Evolutionary Responses of a Reef-building Coral to Climate Change at the End of the Last Glacial Maximum

Zhang, Jia, Richards, Zoe T., Adam, Arne A.S., Chan, Cheong Xin, Shinzato, Chuya, Gilmour, James, Thomas, Luke, Strugnell, Jan M., Miller, David J., and Cooke, Ira (2022) Evolutionary Responses of a Reef-building Coral to Climate Change at the End of the Last Glacial Maximum. Molecular Biology and Evolution, 39 (10). msac201.

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Climate change threatens the survival of coral reefs on a global scale, primarily through mass bleaching and mortality as a result of marine heatwaves. While these short-term effects are clear, predicting the fate of coral reefs over the coming century is a major challenge. One way to understand the longer-term effect of rapid climate change is to examine the response of coral populations to past climate shifts. Coastal and shallow-water marine ecosystems such as coral reefs have been reshaped many times by sea-level changes during the Pleistocene, yet few studies have directly linked this with its consequences on population demographics, dispersal, and adaptation. Here we use powerful analytical techniques, afforded by haplotype-phased whole-genomes, to establish such links for the reef-building coral, Acropora digitifera. We show that three genetically distinct populations are present in northwestern Australia, and that their rapid divergence since the last glacial maximum (LGM) can be explained by a combination of founder-effects and restricted gene flow. Signatures of selective sweeps, too strong to be explained by demographic history, are present in all three populations and overlap with genes that show different patterns of functional enrichment between inshore and offshore habitats. In contrast to rapid divergence in the host, we find that photosymbiont communities are largely undifferentiated between corals from all three locations, spanning almost 1000 km, indicating that selection on host genes, and not acquisition of novel symbionts, has been the primary driver of adaptation for this species in northwestern Australia.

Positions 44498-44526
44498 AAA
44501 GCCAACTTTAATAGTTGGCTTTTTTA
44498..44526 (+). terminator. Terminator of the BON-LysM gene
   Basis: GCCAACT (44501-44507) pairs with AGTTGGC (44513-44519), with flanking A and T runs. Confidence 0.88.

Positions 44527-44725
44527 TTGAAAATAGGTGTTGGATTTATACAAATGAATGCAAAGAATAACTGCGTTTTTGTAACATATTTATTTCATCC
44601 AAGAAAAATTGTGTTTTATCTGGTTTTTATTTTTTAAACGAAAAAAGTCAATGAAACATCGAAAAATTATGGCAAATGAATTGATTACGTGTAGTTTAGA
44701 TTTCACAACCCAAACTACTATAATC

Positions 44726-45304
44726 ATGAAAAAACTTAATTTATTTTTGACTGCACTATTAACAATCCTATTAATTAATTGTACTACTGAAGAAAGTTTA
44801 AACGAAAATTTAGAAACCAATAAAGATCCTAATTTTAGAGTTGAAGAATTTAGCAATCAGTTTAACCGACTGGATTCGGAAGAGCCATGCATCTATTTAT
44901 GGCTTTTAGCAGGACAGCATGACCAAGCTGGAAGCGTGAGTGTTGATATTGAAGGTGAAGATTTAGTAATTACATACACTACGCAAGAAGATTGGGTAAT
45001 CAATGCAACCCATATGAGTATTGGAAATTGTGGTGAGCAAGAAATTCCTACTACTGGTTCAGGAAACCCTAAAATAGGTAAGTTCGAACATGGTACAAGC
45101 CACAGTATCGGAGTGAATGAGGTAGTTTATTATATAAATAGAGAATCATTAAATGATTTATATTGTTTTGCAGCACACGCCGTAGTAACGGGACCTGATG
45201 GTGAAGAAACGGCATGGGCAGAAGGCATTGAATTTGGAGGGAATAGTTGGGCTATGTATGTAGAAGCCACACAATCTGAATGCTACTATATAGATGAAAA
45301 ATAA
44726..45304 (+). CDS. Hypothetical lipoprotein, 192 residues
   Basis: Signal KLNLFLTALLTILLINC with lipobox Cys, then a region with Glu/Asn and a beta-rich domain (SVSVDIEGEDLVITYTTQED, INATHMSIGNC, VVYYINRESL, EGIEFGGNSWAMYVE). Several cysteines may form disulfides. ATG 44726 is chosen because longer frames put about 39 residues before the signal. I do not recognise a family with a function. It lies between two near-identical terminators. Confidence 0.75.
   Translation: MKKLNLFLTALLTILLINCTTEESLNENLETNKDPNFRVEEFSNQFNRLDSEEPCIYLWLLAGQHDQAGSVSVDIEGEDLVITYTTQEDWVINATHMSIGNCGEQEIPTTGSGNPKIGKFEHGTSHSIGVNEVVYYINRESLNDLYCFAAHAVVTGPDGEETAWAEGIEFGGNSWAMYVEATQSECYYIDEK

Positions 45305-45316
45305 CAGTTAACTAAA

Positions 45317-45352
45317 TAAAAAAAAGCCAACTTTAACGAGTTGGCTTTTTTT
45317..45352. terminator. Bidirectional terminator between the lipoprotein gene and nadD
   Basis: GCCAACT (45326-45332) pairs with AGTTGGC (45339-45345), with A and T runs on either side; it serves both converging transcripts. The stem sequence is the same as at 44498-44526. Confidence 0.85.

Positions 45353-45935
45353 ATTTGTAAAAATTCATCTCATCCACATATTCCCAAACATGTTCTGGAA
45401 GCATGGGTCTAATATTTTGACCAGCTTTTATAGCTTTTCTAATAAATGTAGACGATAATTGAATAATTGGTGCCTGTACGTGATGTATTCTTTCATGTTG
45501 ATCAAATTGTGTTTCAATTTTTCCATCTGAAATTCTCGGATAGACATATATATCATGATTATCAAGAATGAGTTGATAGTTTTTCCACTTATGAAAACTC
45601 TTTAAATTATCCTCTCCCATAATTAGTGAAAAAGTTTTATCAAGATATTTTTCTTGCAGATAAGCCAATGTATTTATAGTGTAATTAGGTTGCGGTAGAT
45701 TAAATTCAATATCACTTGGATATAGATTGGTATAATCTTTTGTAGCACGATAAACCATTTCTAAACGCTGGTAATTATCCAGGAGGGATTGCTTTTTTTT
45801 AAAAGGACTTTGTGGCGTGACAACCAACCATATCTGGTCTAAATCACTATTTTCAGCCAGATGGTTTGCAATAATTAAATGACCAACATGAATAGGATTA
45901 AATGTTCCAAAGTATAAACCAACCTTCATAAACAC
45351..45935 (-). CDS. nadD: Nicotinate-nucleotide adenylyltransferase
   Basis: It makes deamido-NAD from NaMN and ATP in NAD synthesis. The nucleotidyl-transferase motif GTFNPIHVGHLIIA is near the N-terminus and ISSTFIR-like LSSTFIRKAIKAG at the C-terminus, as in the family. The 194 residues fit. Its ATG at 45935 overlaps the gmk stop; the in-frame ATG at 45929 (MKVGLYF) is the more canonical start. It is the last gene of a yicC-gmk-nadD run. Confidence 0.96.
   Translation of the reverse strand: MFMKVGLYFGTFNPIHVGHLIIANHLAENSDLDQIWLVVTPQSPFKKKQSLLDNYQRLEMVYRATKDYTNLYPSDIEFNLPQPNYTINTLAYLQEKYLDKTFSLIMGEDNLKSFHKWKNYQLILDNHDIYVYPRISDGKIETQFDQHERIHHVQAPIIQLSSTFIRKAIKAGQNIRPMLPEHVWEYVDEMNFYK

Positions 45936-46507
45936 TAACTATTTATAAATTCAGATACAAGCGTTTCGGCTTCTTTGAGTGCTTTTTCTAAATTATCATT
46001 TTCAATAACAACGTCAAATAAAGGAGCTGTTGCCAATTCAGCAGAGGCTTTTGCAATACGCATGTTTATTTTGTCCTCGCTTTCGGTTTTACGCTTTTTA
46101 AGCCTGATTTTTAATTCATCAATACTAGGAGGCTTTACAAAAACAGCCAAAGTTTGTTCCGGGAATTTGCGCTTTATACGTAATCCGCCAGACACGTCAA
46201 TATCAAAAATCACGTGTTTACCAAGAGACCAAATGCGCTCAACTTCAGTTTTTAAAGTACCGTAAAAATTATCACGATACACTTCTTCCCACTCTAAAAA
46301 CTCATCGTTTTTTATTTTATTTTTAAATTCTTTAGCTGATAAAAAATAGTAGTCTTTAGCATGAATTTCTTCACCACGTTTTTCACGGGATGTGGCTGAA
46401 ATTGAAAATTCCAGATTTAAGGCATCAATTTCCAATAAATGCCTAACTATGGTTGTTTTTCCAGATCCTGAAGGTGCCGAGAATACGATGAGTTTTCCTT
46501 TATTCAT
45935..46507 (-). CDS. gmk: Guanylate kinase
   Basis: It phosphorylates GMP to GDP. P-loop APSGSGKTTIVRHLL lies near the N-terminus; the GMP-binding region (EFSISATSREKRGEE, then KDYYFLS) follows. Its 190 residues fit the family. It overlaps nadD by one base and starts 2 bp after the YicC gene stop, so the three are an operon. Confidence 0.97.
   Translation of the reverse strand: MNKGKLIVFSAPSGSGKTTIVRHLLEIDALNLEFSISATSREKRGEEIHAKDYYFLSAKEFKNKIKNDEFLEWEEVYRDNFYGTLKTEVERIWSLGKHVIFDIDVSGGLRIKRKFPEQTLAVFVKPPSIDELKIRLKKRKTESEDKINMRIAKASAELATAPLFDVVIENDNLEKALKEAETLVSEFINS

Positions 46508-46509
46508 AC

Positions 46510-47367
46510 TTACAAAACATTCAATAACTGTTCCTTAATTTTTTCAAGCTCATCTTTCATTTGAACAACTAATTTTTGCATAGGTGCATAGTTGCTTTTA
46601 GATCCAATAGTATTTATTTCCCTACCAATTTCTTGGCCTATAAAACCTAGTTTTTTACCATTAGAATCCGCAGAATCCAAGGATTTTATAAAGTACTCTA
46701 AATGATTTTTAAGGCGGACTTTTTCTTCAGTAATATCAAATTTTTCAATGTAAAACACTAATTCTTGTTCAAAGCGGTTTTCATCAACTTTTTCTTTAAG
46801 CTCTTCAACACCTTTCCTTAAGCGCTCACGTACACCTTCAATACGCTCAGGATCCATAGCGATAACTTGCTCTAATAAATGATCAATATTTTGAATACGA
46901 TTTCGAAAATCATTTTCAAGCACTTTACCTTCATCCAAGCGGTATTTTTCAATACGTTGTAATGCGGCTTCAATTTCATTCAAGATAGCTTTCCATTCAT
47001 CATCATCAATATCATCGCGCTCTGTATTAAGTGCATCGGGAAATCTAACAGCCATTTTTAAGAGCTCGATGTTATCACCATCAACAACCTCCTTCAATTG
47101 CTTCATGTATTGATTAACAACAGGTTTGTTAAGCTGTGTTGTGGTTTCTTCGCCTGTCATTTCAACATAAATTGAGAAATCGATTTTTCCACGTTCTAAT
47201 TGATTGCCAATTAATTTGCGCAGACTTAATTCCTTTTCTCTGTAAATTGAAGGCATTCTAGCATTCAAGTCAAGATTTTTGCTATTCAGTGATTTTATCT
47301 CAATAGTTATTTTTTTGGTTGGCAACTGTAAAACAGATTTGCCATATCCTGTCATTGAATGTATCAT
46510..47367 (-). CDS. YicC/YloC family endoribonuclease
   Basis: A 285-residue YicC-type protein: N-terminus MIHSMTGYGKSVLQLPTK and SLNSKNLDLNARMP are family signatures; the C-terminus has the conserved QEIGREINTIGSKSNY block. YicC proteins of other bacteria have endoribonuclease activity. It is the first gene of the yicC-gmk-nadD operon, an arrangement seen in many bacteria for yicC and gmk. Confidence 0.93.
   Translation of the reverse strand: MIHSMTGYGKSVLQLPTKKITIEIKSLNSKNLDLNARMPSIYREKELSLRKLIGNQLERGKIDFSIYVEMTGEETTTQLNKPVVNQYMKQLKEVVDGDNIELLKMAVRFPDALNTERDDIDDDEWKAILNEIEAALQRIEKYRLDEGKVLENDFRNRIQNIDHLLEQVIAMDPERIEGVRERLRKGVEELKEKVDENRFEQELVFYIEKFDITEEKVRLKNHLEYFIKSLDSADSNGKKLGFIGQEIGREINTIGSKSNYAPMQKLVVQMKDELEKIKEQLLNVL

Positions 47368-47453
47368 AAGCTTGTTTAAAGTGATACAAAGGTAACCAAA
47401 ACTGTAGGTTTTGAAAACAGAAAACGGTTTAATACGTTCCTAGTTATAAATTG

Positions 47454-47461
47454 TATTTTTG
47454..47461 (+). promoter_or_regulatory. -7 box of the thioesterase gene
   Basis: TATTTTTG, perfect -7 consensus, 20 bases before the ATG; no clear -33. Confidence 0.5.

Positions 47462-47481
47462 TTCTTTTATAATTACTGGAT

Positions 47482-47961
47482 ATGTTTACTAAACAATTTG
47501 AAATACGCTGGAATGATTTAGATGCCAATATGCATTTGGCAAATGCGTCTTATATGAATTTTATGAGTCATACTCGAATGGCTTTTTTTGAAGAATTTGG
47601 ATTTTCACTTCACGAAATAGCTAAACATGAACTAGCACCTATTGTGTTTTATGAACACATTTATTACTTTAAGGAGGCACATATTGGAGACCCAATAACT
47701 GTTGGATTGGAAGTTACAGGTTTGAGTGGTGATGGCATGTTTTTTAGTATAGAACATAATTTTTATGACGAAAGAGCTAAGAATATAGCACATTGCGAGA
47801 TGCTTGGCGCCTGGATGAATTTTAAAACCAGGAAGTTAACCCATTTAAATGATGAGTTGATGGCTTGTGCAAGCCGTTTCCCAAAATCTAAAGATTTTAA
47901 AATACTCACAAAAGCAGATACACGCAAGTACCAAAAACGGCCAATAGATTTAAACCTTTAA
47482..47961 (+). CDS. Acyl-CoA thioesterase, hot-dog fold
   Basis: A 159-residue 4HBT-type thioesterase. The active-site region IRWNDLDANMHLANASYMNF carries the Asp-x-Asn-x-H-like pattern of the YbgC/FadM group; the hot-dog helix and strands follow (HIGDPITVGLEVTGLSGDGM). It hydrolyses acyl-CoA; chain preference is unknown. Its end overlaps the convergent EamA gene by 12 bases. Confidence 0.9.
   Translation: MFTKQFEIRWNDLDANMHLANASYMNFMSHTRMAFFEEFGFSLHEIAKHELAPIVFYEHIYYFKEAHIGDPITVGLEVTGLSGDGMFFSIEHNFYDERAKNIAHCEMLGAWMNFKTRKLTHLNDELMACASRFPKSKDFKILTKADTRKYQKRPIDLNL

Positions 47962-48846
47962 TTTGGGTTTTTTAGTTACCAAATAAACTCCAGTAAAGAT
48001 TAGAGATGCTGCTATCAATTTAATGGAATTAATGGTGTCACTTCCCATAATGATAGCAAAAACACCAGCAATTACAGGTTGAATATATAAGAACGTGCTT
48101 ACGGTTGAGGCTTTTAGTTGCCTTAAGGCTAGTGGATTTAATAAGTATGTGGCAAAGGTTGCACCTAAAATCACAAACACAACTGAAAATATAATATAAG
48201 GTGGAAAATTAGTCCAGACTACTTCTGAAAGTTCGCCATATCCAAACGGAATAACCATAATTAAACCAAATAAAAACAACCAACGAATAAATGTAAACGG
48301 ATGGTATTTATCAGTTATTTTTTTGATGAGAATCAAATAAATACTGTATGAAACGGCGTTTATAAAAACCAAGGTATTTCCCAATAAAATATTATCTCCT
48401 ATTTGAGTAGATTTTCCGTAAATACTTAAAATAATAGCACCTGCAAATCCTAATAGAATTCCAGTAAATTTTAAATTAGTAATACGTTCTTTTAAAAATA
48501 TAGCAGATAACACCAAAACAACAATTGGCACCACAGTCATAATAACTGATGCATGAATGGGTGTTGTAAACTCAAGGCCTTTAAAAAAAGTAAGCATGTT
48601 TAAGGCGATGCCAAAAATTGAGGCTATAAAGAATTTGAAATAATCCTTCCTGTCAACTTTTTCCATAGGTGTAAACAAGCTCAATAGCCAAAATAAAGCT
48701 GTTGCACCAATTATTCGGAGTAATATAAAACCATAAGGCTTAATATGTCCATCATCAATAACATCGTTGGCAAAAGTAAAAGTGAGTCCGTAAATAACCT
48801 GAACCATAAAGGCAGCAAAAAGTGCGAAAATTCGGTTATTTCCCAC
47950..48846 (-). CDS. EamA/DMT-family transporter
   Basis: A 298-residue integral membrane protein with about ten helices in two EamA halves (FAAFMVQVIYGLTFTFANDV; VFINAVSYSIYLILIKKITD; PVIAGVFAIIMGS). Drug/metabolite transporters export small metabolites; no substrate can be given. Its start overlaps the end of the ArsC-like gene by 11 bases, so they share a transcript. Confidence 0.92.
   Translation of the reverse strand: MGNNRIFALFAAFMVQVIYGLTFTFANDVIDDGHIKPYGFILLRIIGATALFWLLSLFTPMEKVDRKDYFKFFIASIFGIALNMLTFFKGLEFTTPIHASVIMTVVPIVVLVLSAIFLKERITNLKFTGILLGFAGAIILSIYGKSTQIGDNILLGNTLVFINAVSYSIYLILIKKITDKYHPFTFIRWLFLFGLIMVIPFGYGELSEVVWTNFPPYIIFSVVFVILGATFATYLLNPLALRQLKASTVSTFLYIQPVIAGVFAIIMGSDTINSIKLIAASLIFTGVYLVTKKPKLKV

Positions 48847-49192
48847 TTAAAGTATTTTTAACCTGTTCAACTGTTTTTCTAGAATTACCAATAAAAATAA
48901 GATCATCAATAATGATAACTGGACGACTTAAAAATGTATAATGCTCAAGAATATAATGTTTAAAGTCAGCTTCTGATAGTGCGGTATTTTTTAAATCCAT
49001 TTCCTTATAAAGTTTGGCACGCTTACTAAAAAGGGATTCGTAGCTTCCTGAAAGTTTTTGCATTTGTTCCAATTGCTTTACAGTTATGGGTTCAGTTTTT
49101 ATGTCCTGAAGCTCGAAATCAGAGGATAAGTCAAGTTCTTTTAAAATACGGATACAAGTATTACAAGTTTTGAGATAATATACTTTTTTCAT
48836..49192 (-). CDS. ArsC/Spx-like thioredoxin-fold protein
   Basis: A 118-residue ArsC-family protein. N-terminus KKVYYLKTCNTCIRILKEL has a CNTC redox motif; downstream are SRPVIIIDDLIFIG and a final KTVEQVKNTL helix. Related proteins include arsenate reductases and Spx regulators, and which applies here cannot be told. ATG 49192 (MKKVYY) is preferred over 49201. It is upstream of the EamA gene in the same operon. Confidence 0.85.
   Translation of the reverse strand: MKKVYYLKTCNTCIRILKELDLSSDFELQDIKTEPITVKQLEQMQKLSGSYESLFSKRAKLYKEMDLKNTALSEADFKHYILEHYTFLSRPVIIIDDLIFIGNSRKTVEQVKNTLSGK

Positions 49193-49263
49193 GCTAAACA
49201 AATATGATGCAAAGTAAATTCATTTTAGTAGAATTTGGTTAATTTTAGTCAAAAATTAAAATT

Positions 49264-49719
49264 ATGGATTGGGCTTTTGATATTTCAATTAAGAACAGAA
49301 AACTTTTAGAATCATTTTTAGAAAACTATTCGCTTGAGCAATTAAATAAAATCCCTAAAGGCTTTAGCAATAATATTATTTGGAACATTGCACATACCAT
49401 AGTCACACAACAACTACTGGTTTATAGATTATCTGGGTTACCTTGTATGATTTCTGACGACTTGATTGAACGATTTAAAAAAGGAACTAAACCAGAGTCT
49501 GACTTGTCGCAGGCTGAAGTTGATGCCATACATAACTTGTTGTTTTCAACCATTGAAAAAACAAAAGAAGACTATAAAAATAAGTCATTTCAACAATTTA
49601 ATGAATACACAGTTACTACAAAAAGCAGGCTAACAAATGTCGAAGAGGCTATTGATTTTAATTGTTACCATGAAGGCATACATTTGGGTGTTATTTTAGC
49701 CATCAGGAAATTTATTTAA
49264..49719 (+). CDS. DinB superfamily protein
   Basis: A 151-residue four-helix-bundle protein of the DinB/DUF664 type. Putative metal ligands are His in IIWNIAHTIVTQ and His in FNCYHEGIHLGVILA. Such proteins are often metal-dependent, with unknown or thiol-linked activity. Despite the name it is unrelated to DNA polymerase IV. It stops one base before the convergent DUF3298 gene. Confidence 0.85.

Item ID: 76620
Item Type: Article (Research - C1)
ISSN: 1537-1719
Keywords: Acropora digitifera, founder effects, glacial cycles, adaptive evolution, population genomics, selective sweeps.
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Copyright Information: © The Author(s) 2022. Published by Oxford University Press on behalf of Society for Molecular Biology and Evolution. This is an Open Access article distributed under the terms of the Creative Commons Attribution License (https://creativecommons.org/licenses/by/4.0/), which permits unrestricted reuse, distribution, and reproduction in any medium, provided the original work is properly cited.
Funders: Australian Research Council (ARC)
Projects and Grants: ARC LP160101508
Date Deposited: 24 Oct 2022 01:19
FoR Codes: 31 BIOLOGICAL SCIENCES > 3104 Evolutionary biology > 310402 Biogeography and phylogeography @ 30%
31 BIOLOGICAL SCIENCES > 3104 Evolutionary biology > 310403 Biological adaptation @ 40%
31 BIOLOGICAL SCIENCES > 3102 Bioinformatics and computational biology > 310203 Computational ecology and phylogenetics @ 30%
SEO Codes: 18 ENVIRONMENTAL MANAGEMENT > 1802 Coastal and estuarine systems and management > 180203 Coastal or estuarine biodiversity @ 50%
28 EXPANDING KNOWLEDGE > 2801 Expanding knowledge > 280102 Expanding knowledge in the biological sciences @ 50%
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